19Sample NXT Programs Challenge 1 – Forward for 1 second Challenge 2 – Square with a soundChallenge 3 – Detecting Light/Dark
20NXT Programming Details Select a motor icon (you’ll see a blue border around it) to open its control panel - displayed at the bottom of the screenAdditional control panels for sensors and wait foricons have similar displays
21NXT Programming Details (cont’d) Due to the limited amount of memory available for the NXT, all currently installed sound files should be deletedSound files take up a lot of space and should be used selectivelyUse the same sound file repeatedly in stored programs to cut down on memory usage
22Want to Learn More?If you have a group of West Virginia educators that want to get started, contact me to schedule a workshop and design a program plan that will work for your situation – courtesy of NASA West Virginia Space Grant Consortium!
23Hands-on: Your Turn!Use LEGO MINDSTORMS Educator to program the NXT robot to move in a squareThink about the robot’s required behaviors to move in a squareWhat motors have to do what for each behavior?Which behaviors repeat? You can loop them!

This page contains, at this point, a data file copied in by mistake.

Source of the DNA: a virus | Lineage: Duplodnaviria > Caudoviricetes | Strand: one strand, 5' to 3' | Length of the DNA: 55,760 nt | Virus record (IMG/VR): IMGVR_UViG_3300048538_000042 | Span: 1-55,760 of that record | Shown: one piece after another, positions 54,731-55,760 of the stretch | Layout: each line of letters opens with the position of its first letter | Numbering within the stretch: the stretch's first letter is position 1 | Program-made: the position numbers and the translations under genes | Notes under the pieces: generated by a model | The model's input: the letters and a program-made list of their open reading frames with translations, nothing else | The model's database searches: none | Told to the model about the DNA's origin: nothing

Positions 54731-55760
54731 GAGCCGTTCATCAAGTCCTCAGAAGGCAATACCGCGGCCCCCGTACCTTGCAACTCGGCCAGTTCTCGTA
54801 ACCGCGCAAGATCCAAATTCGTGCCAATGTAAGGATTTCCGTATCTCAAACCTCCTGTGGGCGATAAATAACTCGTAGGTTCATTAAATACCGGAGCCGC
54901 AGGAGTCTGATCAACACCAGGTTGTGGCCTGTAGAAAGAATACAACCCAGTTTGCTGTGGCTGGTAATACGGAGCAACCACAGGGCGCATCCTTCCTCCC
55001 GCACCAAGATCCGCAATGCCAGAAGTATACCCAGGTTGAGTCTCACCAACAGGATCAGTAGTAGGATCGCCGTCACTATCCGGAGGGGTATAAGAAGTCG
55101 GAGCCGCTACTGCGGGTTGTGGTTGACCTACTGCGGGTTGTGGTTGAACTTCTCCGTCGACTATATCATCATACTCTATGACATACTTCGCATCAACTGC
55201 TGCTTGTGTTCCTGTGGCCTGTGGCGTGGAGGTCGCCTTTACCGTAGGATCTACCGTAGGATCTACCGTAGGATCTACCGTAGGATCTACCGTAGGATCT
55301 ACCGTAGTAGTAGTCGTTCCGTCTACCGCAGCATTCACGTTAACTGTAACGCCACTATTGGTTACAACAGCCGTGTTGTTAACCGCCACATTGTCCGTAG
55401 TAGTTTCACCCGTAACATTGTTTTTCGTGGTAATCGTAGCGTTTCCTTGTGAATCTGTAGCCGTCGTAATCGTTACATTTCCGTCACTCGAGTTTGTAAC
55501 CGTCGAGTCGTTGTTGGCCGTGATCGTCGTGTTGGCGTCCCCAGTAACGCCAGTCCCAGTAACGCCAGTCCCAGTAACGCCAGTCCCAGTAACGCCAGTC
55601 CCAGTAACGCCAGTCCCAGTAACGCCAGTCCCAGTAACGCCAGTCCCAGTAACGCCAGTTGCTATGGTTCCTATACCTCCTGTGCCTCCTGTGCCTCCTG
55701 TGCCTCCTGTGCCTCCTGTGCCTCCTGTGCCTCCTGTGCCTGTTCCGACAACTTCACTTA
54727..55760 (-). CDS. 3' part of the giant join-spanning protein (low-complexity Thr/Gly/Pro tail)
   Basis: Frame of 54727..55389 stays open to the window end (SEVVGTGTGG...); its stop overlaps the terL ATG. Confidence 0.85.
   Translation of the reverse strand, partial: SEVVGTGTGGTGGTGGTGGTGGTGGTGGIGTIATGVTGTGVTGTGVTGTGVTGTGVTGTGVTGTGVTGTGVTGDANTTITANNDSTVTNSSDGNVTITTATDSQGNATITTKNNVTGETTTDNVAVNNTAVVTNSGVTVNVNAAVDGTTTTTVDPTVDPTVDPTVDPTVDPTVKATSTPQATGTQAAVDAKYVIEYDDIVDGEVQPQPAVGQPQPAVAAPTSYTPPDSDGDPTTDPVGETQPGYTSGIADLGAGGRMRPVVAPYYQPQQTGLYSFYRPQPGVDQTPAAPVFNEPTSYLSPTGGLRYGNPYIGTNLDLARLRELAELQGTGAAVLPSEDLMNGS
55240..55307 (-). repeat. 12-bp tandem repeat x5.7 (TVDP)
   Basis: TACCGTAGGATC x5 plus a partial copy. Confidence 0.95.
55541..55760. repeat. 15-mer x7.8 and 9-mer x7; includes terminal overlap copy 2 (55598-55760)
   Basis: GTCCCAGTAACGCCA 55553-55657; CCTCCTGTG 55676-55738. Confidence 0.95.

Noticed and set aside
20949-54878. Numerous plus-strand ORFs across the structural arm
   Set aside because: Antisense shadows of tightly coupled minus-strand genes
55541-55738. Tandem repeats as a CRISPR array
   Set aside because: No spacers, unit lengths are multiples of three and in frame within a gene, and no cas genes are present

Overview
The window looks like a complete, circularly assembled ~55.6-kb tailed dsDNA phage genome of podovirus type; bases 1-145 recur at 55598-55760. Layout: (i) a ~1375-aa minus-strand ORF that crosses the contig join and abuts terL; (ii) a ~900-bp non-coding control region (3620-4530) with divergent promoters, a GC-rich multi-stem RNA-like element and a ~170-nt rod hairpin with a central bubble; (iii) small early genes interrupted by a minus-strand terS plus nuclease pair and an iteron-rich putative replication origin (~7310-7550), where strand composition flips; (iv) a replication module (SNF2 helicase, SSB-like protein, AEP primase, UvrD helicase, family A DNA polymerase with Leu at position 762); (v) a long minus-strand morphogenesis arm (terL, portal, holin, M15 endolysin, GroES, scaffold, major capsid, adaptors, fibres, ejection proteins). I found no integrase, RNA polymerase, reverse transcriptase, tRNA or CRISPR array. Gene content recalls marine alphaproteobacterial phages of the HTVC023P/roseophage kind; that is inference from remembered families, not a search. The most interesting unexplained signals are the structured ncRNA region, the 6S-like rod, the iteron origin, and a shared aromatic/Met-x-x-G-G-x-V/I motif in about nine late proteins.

24ROBOLAB BasicsGo to RCX settings in Administrator to unlock programs 1 and 2.Single-click the silver Programmer buttonDouble-click the Inventor 4 button.Maximize the lower Block Diagram window.Drag the Function bar to move the Functions palette to the lower right of the window.If the Block Diagram window is accidentally closed, open it by hitting Window -> Show Block Diagram.Hit Tab key to switch from hand to cursor tool.
25ROBOLAB Basics (cont’d) Hit spacebar to toggle between cursor and wiring tool.Hit Esc to escape sticky wires.Click on a wire or icon and hit Del to remove it.Drag an icon within a cm of another, then with the mouse still down, tap the spacebar to shoot a wire between the icons.Ctrl + B removes broken or partially deleted wires.Right-click an icon to replace it with another using a new popup Functions Palette.
26ROBOLAB Basics (cont’d) Always break a wire instead of placing a new icon on top of the wire; otherwise, the icon looks wired when it isn’t.Click on Help-Show context help, then on the icon itself in the block diagram to learn more about a ROBOLAB icon, including seeing what modifiers each icon requires and where to attach them and to see the icon in a sample program.If the white download arrow under Edit is broken, click on the broken arrow for information about where the program is miswired.